Oct. 1-5 marked MacEwan University’s second annual Sexual Violence Awareness Week. Oct. 4 is also the day set aside to honour Missing and Murdered Indigenous Women and Girls. As part of Sexual Violence Awareness Week, and in honour of Missing and Murdered Indigenous Women and Girls, MacEwan hosted a jingle dress creation.
The event aimed to bring people together to design and construct a community jingle dress. Attendees all worked together to create the dress by adding jingles — small metal cylinders that jingle when the dress moves. Once the dress was completed, it was worn and danced in, in honour of and in dedication to the Missing and Murdered Indigenous Women and Girls.
According to a 2014 report by the Royal Canadian Mounted Police (RCMP), nearly 1,200 Indigenous women were missing and/or murdered between 1980 and 2012. However, Indigenous women’s groups place the number at over 4,000. The disparity in the numbers is often chalked up to the under-reporting of violence against Indigenous women and girls and the lack of an effective database, as well as the failure to identify such cases by ethnicity.
Indigenous women in Canada are seven times more likely to become the victims of homicide than non-Indigenous women. They are also 3.5 times more likely to experience violence than non-Indigenous women.
Roslyn Cardinal, Administrative and Communications Coordinator, kihêw waciston, and Sexual Violence Support Guide, has personal ties to both the issue and the Jingle Dress Creation event.
“In 1970, my Aunt Stella was 19 years old and six months pregnant. One day, she went out into the bush with people she knew and just disappeared,” Cardinal states in an article on MacEwan’s website.
She goes on to explain, “When my family went to the police for help, not much was done. The police did look for a bit, but didn’t communicate with my family — they just heard rumours about the case. It was officially ruled a death with no foul play, but her body was never found. It was treated like a non-issue.”
Cardinal says that when the National Inquiry into Missing and Murdered Indigenous Women and Girls visited Yellowknife last year, her Aunt Freda told her sister Stella’s story. Freda continues to speak on her sister’s behalf and wants her voice be heard and acknowledged.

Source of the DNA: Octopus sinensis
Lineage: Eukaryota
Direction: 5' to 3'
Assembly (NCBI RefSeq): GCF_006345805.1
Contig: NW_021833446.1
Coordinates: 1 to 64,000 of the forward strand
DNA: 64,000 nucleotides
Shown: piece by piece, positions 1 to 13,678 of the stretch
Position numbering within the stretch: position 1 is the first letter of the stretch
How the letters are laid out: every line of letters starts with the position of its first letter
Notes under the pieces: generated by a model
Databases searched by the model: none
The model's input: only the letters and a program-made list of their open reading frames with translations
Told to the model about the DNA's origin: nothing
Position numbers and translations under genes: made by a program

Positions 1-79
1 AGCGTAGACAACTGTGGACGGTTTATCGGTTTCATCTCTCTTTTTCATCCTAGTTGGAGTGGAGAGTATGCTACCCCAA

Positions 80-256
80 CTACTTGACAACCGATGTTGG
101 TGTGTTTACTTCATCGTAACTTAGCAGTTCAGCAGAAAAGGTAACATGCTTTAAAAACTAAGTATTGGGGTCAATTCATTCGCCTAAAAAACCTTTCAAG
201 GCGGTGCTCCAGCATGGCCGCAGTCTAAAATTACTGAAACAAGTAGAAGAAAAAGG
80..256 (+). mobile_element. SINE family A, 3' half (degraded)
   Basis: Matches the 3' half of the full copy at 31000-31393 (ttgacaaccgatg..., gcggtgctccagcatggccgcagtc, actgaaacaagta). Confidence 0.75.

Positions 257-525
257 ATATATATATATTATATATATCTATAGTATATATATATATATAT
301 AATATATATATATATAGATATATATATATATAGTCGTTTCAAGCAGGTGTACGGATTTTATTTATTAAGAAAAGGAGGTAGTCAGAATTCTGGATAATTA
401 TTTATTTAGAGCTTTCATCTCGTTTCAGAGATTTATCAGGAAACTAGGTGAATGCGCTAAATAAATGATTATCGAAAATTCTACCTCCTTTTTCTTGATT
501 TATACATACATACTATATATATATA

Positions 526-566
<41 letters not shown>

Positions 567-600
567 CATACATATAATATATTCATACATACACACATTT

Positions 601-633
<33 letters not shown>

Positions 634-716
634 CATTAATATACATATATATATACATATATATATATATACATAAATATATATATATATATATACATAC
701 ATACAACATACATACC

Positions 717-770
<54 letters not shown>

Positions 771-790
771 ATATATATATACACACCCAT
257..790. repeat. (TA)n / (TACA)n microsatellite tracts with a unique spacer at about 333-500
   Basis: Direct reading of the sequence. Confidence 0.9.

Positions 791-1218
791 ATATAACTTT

“That’s what this day is about — creating a voice for the women and families who have not been able to tell their stories. It’s really important to shed light on this issue — not only on the facts, but on how we can prevent this from continuing,” says Cardinal. “It’s been going on for way too long. We need to challenge the idea that Indigenous people don’t matter. We all have to come together to move forward. This isn’t a women’s issue. It isn’t an Indigenous issue. It’s everyone’s issue.”
Amnesty International came out with a report in 2004 titled, Stolen Sisters: A Human Rights Response to Discrimination and Violence Against Indigenous Women in Canada. The report sought not only to identify that there was in fact systemic discrimination against Indigenous Women, and that this put them at increased risk of violence, but also the causes behind this phenomena.
- The report focused on four factors, “which, too long neglected, have contributed to a heightened — and unacceptable — risk of violence against Indigenous women in Canadian cities.” These factors were:“The social and economic marginalisation of Indigenous women, along with a history of government policies that have torn apart Indigenous families and communities, have pushed a disproportionate number of Indigenous women into dangerous situations that include extreme poverty, homelessness and prostitution.
- Despite assurances to the contrary, police in Canada have often failed to provide Indigenous women with an adequate standard of protection.
- The resulting vulnerability of Indigenous women has been exploited by Indigenous and non- Indigenous men to carry out acts of extreme brutality against them.
- These acts of violence may be motivated by racism, or may be carried out in the expectation that societal indifference to the welfare and safety of Indigenous women will allow the perpetrators to escape justice.”
The report also questioned the response of Canadian law enforcement and the Canadian Justice system to the cases of Missing and Murdered Indigenous Women and Girls in Canada.
It states, “both the perpetrators of violence against women and those who administer the criminal justice system — judges, prosecutors, police — often hold the pervasive view that women are responsible for violence committed against them or that they deserve to be punished for non-conforming behaviour.”